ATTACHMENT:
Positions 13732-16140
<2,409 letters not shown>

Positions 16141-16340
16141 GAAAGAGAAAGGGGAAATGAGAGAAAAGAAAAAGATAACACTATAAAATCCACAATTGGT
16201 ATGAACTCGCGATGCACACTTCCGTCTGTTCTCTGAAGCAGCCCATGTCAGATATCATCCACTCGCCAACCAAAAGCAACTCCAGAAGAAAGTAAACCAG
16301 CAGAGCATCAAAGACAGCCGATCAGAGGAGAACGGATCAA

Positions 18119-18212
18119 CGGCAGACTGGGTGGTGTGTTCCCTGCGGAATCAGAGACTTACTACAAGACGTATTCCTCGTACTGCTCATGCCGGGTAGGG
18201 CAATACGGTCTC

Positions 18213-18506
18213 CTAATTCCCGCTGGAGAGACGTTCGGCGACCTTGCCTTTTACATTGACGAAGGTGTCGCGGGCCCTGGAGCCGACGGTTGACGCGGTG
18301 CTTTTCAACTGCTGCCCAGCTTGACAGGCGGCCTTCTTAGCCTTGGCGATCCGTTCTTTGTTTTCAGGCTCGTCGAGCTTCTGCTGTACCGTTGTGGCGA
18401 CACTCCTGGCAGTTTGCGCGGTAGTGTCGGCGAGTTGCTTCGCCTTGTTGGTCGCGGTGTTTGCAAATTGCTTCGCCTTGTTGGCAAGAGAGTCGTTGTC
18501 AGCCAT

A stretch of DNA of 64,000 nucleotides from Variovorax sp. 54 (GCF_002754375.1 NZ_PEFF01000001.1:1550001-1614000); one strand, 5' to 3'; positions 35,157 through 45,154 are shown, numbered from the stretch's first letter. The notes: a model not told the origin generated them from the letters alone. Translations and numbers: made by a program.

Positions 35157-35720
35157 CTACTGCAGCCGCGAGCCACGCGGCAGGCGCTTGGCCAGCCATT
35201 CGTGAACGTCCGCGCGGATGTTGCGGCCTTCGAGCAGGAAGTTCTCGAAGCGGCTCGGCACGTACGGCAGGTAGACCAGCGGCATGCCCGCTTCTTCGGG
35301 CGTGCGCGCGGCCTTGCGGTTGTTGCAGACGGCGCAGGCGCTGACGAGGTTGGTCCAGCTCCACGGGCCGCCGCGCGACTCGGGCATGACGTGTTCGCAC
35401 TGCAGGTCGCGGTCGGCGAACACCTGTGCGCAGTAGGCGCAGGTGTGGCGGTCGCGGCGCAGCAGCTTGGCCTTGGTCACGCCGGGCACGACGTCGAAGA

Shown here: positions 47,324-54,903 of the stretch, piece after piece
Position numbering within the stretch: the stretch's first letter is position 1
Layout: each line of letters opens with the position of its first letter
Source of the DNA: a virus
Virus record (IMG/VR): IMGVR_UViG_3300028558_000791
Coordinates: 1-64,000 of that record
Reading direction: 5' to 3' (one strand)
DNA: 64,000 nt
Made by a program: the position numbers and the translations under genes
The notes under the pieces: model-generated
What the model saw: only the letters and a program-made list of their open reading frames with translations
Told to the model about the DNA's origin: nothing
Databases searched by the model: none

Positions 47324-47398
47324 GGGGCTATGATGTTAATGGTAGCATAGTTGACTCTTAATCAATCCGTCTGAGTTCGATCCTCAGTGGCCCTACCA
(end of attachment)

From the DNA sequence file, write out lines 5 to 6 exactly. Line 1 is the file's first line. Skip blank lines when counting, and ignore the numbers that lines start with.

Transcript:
16201 ATGAACTCGCGATGCACACTTCCGTCTGTTCTCTGAAGCAGCCCATGTCAGATATCATCCACTCGCCAACCAAAAGCAACTCCAGAAGAAAGTAAACCAG
16301 CAGAGCATCAAAGACAGCCGATCAGAGGAGAACGGATCAA